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Economic conjuncture

AFTER A DECLINE IN GDP OF MORE THAN 2% IN 2020 ACCORDING TO EUROPEAN COMMISSION ESTIMATES, DESPITE SUCCESSIVE COVID-19 WAVES AND DISRUPTIONS IN SUPPLY CHAINS, GROSS DOMESTIC PRODUCT GROWTH IN 2021 IN POLAND WAS AROUND 5.7%.

The main driver of growth was private demand, clearly revived with the lifting of further COVID-19 restrictions.

Preliminary data for 2021 also indicate a significant recovery in industry resulting in increased investment and inventory levels. Inflation in Poland in 2021 is estimated to be around 5.2% (3.7% a year ago) mainly due to rising prices of services and food.

2021 in the Polish construction sector was marked by a moderate downturn in investment activity in the public segment (i.e. in the transport infrastructure segment and in local governments), which clearly lagged behind construction activity in the private segment (i.e. in the residential, industrial and logistics property segments; investment stagnation still persisted in the office segment).

The biggest challenge for the construction sector in 2021 was the unprecedented rise in material prices.

Reasons for increased prices of materials include: expensive raw materials, disrupted component supply chains, record electricity prices, weak Polish zloty and high demand for materials. The construction sector is highly sensitive to economic fluctuations and changes in the political and legal environment.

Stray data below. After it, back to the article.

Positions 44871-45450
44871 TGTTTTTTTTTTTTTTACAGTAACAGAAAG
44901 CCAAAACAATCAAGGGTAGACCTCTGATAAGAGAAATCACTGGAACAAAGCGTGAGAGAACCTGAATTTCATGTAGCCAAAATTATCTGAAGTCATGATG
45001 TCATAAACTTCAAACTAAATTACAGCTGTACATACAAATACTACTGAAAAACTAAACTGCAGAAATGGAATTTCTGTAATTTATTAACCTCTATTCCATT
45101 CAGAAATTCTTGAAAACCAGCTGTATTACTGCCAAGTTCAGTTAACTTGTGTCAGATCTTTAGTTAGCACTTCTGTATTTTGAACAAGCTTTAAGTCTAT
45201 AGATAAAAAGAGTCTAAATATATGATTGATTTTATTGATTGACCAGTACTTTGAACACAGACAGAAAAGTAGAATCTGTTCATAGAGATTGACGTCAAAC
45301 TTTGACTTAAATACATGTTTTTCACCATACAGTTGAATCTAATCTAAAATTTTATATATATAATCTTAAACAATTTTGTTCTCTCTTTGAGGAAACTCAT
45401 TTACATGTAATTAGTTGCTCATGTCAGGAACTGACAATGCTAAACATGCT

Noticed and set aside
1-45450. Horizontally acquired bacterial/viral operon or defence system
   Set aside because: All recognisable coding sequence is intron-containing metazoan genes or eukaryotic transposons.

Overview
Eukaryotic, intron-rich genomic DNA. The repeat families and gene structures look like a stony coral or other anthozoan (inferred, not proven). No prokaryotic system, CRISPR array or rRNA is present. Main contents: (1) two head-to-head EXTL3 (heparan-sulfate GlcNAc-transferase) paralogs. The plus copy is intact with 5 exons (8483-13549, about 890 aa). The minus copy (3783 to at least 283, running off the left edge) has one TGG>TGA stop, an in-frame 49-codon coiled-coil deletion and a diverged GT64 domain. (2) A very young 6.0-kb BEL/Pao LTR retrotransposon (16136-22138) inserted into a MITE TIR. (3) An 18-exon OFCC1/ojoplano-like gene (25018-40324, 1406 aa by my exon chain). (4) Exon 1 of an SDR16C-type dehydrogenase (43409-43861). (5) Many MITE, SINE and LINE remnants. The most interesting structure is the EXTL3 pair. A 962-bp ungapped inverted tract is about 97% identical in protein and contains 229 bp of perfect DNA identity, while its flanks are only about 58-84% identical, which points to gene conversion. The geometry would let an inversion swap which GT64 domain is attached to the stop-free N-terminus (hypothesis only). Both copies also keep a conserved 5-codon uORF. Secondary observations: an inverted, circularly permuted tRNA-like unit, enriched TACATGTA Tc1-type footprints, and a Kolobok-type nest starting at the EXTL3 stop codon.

Forecast for 2022

ACCORDING TO THE EUROPEAN COMMISSION, THE POLISH ECONOMY WILL GROW AT A RATE OF AROUND 5.5% IN 2022

STRONG PRIVATE CONSUMPTION REINFORCED BY A FAVOURABLE LABOUR MARKET SITUATION AND TAX POLICY ARE EXPECTED TO REMAIN THE MAIN DRIVERS OF GROWTH.

Inflation is estimated to remain high, especially in Q1 2022. For the year as a whole, it is assumed to be around 6.8%. A significant factor adding uncertainty to any 2022 forecast is the war in Ukraine. As of today, there are no reliable forecasts and analyses to clearly assess the impact of hostilities on the economy in 2022.

We are currently in a transition period between successive EU budgets (i.e. the EU budgets for 2014-2020 and 2021-2027) and the release of funds from the National Reconstruction Plan (KPO) is being delayed for political reasons. This is one of the reasons why the scale of new road, energy and local government projects is expected to increase between 2023 and 2024.

China’s construction sector is showing signs of a deeper slowdown, which could contribute to falling prices of basic raw materials such as aluminium and copper. It is important to bear in mind that high demand for construction services, high energy prices, increasing wage pressure, labour shortages and the rising costs of the climate transition for manufacturers will continue in 2022, which will have a direct impact on rising prices of project implementation. The loosening of restrictions related to the COVID-19 pandemic has contributed to an economic recovery and increased demand, which in turn has increased prices of raw materials and construction materials and problems with their availability.

EURO ZONE
2020 2021 2022 (P)
Real GDP [%] -6.4 5.3 3.4
HICP inflation [%] 0.3 2.6 5.4
POLAND
2020 2021 2022 (P)
Real GDP [%] -2.5 5.7 3.3
CPI inflation [%] 3.3 5.1 9.3
Source: Macroeconomic analyses of PKO BP